MOVE OVER LAW IN VIRGINIA IS ONCE AGAIN A RECKLESS DRIVING TICKET IN VA
If you received a ticket in Virginia for failure to move over because a police car was parked on the side of the road and its lights were flashing, then you have just been charged with a class 1 misdemeanor. This is a serious traffic ticket. Do not take it lightly.
So first, here is some history. This traffic violation was first codified in Virginia Code 46.2-921.1. When it was first written, it was listed as a Class 1 misdemeanor in Virginia. The maximum penalty was 1 year in jail and a $2500 fine. Then the Virginia Code was amended and a first offense was a moving violation that carried 6 points and a $250 fine. A second offense was a Class 1 misdemeanor.
You may be asking why the history is important. It is important because you need to understand how seriously it is being prosecuted now in VA. The Virginia legislature repealed 46.2-921.1 and moved the new code section to 46.2-861.1 and made it a class 1 misdemeanor again. So once again, since it is a class 1 misdemeanor in Virginia, you face the maximum penalty of 1 year in jail, $2500 fine and 6 points on your driving record.
Who are the individuals who are most affected by this new law? People who have a security clearance, immigration concerns, pilots, law enforcement officers, etc. are some of the different individuals most at risk.
A VA Code 46.2-861.1 ticket is no longer a simple moving violation. You really should consider hiring a VA traffic lawyer. The reality is this can happen to anyone. For a lot of traffic offenses that are class 1 misdemeanors, you have to take an active role in violating the law. For example, to be convicted of most types of reckless driving, you have to actively violate the law, whether that is through speeding, driving recklessly and endangering life, limb or property, etc. The same applies if you are charged with a DUI or driving on a suspended license or driving without a license.
This traffic ticket on the other hand can simply happen because you didn’t think you had enough time or room to switch over to another lane and move over from where the police officer is parked. VA Code 46.2-861.1 does give you the option of slowing down if you cannot move over. The problem with that is now it is your word against that of a police officer. More often than not, in this kind of situation, you will probably have to go to trial to avoid a conviction of 46.2-861.1. Why? Because in a lot of these cases, the prosecutor will not cut you a break and you will be faced with the possibility of being convicted of VA Code 46.2-861.1 violation and have a class 1 misdemeanor conviction on your record or you have to go to trial and prove you did not do anything wrong.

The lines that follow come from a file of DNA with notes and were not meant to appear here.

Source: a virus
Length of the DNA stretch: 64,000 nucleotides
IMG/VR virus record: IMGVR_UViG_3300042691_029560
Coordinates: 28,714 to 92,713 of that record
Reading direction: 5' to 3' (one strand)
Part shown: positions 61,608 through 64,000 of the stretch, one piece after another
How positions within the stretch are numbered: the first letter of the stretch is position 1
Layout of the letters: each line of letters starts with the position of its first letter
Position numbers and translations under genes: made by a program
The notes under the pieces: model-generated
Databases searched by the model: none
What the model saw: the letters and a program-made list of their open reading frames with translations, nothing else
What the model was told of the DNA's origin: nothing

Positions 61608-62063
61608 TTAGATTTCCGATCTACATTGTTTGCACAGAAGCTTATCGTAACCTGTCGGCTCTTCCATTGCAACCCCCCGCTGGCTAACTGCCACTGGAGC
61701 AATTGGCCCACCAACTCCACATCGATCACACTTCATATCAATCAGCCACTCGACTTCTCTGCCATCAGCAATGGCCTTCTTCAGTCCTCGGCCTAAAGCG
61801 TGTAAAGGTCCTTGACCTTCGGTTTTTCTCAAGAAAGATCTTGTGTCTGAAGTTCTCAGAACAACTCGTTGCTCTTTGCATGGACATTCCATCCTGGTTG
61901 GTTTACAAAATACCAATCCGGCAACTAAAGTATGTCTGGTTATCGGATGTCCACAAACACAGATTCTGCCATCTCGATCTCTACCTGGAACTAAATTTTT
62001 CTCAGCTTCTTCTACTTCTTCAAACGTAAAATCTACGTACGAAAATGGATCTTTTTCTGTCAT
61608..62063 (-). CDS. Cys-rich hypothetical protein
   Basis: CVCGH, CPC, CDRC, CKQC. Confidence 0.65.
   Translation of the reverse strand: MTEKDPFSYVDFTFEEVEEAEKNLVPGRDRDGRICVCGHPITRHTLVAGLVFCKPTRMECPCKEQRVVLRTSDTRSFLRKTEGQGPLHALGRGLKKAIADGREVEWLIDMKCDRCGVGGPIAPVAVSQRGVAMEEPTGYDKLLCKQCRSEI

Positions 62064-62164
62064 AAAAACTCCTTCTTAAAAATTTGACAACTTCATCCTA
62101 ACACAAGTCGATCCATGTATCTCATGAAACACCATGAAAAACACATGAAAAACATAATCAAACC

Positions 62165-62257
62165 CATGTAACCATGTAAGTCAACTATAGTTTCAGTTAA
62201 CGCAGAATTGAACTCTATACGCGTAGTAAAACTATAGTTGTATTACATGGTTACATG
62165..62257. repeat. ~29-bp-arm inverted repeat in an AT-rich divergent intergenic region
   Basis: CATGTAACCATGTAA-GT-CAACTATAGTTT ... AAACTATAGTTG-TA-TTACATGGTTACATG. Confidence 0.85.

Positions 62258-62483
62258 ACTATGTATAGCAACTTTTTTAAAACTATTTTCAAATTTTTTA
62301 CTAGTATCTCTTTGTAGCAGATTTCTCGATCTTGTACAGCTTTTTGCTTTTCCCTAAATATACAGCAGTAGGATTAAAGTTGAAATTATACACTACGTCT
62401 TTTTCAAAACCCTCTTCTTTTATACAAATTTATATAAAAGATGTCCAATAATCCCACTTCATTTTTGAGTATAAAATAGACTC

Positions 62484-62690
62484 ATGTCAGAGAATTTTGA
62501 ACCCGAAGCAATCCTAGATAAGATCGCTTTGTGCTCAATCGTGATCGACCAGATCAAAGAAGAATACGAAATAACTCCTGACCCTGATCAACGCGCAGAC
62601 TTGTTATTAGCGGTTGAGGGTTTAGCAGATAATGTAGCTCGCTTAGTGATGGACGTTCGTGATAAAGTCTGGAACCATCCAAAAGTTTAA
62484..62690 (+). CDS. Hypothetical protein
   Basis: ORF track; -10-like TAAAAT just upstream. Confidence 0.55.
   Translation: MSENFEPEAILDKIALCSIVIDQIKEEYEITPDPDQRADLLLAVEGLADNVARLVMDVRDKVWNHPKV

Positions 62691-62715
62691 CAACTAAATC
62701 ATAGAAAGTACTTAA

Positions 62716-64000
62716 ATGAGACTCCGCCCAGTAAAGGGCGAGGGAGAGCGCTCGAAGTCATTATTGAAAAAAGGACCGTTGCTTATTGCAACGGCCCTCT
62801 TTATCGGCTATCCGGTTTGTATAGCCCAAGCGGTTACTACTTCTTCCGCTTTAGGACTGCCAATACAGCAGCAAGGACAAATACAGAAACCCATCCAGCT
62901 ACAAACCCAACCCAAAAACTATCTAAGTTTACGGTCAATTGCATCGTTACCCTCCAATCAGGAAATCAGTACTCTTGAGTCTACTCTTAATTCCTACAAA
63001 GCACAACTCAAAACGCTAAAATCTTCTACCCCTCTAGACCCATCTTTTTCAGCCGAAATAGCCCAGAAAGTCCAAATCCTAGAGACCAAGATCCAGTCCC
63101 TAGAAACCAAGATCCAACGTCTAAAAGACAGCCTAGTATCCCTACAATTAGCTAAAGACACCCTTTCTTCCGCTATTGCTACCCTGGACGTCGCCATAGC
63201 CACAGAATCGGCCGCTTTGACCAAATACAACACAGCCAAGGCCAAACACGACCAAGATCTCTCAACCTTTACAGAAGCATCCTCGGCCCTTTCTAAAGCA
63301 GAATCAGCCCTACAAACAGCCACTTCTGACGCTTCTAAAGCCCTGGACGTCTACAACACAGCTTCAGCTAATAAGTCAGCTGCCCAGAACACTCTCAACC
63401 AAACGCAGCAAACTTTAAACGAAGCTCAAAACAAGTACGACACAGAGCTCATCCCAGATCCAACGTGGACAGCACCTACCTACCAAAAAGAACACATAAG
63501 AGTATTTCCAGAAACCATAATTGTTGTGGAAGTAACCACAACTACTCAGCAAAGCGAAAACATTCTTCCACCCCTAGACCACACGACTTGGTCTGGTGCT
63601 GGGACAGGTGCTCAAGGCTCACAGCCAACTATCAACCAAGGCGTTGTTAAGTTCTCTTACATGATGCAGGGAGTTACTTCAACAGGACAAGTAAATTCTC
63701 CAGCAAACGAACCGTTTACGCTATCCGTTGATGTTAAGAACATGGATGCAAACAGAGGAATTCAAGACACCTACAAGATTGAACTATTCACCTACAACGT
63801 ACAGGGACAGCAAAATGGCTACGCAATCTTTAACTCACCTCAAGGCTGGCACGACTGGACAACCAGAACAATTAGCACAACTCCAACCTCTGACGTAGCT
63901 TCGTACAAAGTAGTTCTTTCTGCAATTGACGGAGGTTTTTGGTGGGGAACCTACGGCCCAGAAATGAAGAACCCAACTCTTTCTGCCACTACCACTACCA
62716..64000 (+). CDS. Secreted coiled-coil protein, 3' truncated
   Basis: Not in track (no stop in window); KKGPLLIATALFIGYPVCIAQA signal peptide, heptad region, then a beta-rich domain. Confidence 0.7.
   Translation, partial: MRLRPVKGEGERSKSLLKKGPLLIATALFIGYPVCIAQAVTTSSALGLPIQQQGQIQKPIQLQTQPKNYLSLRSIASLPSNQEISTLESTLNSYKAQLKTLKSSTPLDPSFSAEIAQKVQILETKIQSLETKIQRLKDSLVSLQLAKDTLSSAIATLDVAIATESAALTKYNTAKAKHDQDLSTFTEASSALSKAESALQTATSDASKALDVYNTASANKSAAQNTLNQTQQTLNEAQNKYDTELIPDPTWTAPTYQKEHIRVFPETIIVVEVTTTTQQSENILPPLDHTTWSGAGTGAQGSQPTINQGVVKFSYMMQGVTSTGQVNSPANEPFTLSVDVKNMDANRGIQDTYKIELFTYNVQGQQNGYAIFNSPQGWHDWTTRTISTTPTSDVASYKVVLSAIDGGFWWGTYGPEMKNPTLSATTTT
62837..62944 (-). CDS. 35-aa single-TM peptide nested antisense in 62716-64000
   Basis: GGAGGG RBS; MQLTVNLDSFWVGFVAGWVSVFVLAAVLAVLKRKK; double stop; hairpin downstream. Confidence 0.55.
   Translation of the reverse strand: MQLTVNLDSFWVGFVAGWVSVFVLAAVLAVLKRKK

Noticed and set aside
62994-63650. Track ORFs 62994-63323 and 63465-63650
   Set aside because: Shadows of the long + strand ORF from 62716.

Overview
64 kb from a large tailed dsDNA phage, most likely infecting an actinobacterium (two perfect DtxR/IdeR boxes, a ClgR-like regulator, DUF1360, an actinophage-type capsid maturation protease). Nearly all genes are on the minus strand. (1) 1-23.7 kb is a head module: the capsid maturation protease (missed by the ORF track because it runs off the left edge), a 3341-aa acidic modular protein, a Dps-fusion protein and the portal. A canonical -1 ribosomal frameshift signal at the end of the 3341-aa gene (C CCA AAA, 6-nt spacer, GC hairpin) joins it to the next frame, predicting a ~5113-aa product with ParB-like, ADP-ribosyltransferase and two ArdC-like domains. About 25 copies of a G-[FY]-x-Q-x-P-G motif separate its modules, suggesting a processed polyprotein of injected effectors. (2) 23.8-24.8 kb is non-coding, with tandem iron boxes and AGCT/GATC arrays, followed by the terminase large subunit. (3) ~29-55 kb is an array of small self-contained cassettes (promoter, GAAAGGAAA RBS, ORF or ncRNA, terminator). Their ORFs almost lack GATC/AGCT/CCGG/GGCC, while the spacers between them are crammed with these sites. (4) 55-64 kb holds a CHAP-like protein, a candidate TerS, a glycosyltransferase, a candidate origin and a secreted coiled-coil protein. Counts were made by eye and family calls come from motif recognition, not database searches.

It is for this reason I strongly urge you to call my office and speak to either myself or one of the other skilled Virginia traffic lawyers in my office. A Virginia traffic lawyer in my office will discuss your case and talk about your options and how we can try to defend against a conviction of a VA Code 46.2-861.1 (Virginia Class 1 Misdemeanor Offense).
The reality is that there are options and we know that because we have defended clients in the past of the same offense when it is was written under VA Code 46.2-921.1.
The following is the Virginia Code 46.2-861.1 in its entirety:
Section 46.2-861.1 – Drivers to yield right-of-way or reduce speed when approaching stationary vehicles displaying certain warning lights on highways; penalties.
- The driver of any motor vehicle, upon approaching a stationary vehicle that is displaying a flashing, blinking, or alternating blue, red, or amber light or lights as provided in § 46.2-1022, 46.2-1023, or 46.2-1024 or subsection B of § 46.2-1026 shall (i) on a highway having at least four lanes, at least two of which are intended for traffic proceeding as the approaching vehicle, proceed with caution and, if reasonable, with due regard for safety and traffic conditions, yield the right-of-way by making a lane change into a lane not adjacent to the stationary vehicle or (ii) if changing lanes would be unreasonable or unsafe, proceed with due caution and maintain a safe speed for highway conditions. A violation of any provision of this subsection is reckless driving.
- The driver of any motor vehicle, upon approaching a stationary vehicle that is displaying a flashing, blinking, or alternating amber light or lights as provided in subdivision A 1 or 2 of § 46.2-1025 shall (i) on a highway having at least four lanes, at least two of which are intended for traffic proceeding as the approaching vehicle, proceed with caution and, if reasonable, with due regard for safety and traffic conditions, yield the right-of-way by making a lane change into a lane not adjacent to the stationary vehicle or (ii) if changing lanes would be unreasonable or unsafe, proceed with due caution and maintain a safe speed for highway conditions. A violation of any provision of this subsection shall be punishable as a traffic infraction.
- If the violation resulted in damage to property of another person, the court may, in addition, order the suspension of the driver’s privilege to operate a motor vehicle for not more than one year. If the violation resulted in injury or death to another person, the court may, in addition to any other penalty imposed, order the suspension of the driver’s privilege to operate a motor vehicle for not more than two years.
- The provisions of this section shall not apply in highway work zones as defined in § 46.2-878.1.